Girl Up Initiative Uganda featured on NTV News!July 31, 2015Girl Up Initiative Uganda co-founder Monica highlighting our life-changing work for young women and girls. Our first feature with NTV News! In the comments below share your thoughts on her interview.
Below is a transcript of the video:
Girl Up Initiative campaigns against early sex and marriage
Narrator: Monica Nyiraguhabwa is a young, bubbly woman passionate about helping underprivileged girls younger than she is. She grew up in a sprawling slum in Luzira and studied within the confines of prison at Murchison Bay Primary School. For a girl who emerged out of a wretched life, where many odds were stacked against her, three years ago, she co-founded the organization Girl Up Initiative Uganda with Kimberly Wolf.
Monica: You know, there is a tendency of thinking that, because we are in Kampala, everything seems to be okay. But if you walked in the slums, there are high tendencies of abortions, which are not reported, of course, and captured.
There are so many girls who have dropped out of school, because after P7 - so what? And most of them maybe were deceived by maybe her boy, who told her that it’s okay to have sex while standing, you will not get pregnant.
Narrator: Today, she is a source of inspiration to girls who live in slums and are in school. Murchison Bay Primary School is located within the raised walls of Luzira Prisons, where criminals are kept for rehabilitation.
Monica: Girls who stay within the prison cells have their own challenges that need to be, they need to talk about them. We need to see how they go about it, how do they graduate from this environment.
Narrator: Some of the students here reside within the prisons, while others live nearby.
Monica: The girls who go to UPE schools and who are staying in the slums, for example of Kirombe, Luzira, Butabika do not get access to some of the education that they need to be able to be equipped to understand that they need to protect themselves, to understand that they need to stay in school longer.
Narrator: Masturah Nsungwa, a teacher and senior woman at Murchison Bay since 2001 underscores the role of career guidance tips to the students.
Masturah: In fact, I have seen a lot in this school. When I came to this school, girls could move out any time they wanted and they could come back at any time they want. And there were a lot of pregnancies. This school is big. We are over 2,000, but you really find it difficult in controlling the girls. First of all, when the monthly period comes, the whole school - almost everybody - is in the periods.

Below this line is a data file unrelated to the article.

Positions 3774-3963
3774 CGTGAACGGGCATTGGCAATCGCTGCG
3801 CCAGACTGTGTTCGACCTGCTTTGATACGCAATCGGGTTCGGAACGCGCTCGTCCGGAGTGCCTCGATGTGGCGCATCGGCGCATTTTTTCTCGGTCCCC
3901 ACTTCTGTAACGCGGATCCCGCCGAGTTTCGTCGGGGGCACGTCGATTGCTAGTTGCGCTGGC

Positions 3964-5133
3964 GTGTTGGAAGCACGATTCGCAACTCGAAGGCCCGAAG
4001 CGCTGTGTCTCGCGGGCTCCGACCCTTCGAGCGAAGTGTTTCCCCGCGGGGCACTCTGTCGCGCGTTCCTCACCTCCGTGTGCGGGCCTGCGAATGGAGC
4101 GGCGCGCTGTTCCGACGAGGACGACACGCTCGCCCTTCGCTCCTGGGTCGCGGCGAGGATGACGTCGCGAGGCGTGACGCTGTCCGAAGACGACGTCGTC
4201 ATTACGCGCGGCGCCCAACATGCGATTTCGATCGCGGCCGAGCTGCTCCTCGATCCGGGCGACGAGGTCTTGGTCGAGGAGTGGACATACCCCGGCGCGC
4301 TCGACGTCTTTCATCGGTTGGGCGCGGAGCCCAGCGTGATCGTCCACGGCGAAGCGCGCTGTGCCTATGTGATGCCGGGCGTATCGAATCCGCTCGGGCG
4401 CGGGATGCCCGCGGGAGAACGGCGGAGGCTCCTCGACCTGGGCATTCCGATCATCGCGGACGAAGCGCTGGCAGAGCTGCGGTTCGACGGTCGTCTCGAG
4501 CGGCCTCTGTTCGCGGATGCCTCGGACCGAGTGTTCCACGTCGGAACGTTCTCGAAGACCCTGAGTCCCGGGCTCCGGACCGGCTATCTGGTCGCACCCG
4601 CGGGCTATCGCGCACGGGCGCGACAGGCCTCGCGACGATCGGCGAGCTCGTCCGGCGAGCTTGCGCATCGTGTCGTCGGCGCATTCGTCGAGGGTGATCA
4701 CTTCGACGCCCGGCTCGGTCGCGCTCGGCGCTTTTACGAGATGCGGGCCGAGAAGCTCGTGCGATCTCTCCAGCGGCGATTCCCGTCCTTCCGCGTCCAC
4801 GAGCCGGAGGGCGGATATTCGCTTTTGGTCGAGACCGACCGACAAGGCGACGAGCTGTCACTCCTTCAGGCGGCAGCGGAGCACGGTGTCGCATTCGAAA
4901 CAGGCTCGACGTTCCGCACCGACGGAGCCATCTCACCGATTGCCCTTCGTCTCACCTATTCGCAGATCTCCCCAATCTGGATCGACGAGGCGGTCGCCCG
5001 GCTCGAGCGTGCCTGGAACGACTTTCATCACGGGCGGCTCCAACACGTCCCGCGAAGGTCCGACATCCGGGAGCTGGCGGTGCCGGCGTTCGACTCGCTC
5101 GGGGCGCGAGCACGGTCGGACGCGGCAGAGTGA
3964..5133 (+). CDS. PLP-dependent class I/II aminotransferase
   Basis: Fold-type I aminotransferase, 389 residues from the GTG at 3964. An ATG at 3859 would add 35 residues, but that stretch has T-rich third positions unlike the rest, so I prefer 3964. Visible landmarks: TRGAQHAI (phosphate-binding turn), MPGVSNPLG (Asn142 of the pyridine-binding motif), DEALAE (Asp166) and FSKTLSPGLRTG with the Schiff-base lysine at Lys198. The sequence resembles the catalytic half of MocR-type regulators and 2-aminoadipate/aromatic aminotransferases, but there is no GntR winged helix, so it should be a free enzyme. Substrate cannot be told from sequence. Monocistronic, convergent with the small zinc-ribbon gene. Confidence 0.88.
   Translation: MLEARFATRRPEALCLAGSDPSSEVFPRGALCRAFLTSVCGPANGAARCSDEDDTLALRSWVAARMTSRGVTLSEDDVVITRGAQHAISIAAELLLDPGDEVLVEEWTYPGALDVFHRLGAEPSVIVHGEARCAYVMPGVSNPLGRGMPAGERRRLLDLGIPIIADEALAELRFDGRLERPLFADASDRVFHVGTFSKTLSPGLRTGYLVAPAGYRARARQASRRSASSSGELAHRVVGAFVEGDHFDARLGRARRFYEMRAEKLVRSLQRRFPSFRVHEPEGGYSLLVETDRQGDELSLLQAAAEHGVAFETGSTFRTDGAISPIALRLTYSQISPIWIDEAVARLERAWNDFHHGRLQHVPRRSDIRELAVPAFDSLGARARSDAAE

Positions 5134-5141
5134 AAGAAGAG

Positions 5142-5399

Monica: You realize that menstruation is one of the leading causes of girls dropping out from school. What Girl Up Initiative is doing is training the girls to make reusable sanitary pads.
Narrator: Most of the messages are centred around keeping the girls in school.
Interviewer: Sexuality education is very important to these girls, especially at the age they are at. They are given all the information and they are enabled to make decisions of their own - decisions that are going to affect their future.
Monica: Why do you think girls get pregnant at an early age? What is the problem?
Girl1: Boys – they can buy you a sweet, just a sweet, one sweet. Then, they come: “Ah, hello my girl.”
Girl2: “How are you? Oh, you’re beautiful.”
Girl3: Some girls that get pregnant, they walk with bad groups.
Girl4: Some girls get pregnant, because they are orphans; such as they have to live with their uncles. In order to live with their uncles, they have to play sex with their uncles.
Narrator: The girls in the Girl Up Club have also been taught communication skills to empower them to express themselves articulately. The discussion of the sensitive issue of incest, which is highly reported with the senior woman, was explicitly debated.
Girl5: It means something’s wrong or that my dad does not like me anymore.
Girl6: We never know. My father may be having a disease, so that disease may spread to me.
Girl7: I just run away.
Girl8: I would go to the police and the police comes and arrests my father.
Narrator: Many of the girls have vouched so stay in school - a decision which could save them from early marriage.
Masturah: Five years back, we have not gotten any pregnancy. We can clap for ourselves.
Narrator: After class, a batch of 80 students - girls only - attend these sessions until they graduate.
Masturah: No more keeping quiet for what we feel can violate us.
Interviewer: Do you ever include the boys?
Monica: We have a day in the school, where the girls come onboard and share with the boys the key messages they’ve learned, and we also encourage the boys to support the girls.
Narrator: The organization keeps tabs with girls who have dropped out of school, as well as those who have never attended.
Monica: So we put up a tailoring project, to support such girls, because most of them have children and, of course, the men have run away.
Woman: Anyway, we have a market. We make as many as we can. They bring us money.
Narrator: Harriet Amuge was a teenage mother at 16. She is 22 and has two children now. She’s waiting for an opportunity to go back to school, but for now she’s working to put her children through school, as well.
Interviewer: Why Girl Up – UP?
Monica: Girls are as intelligent. They are as good. They are as brilliant, so girls have to be ‘up’. It’s not true that girls just have to take the second position in society. So we are saying girls have to be ‘up’, because the men are already up.
Narrator: Monica would like to have such an initiative present in most urban slums in Kampala in the near future targeting a girl at a tender age, when she’s still ignorant of all the realities in life, especially for a girl brought up in a slum.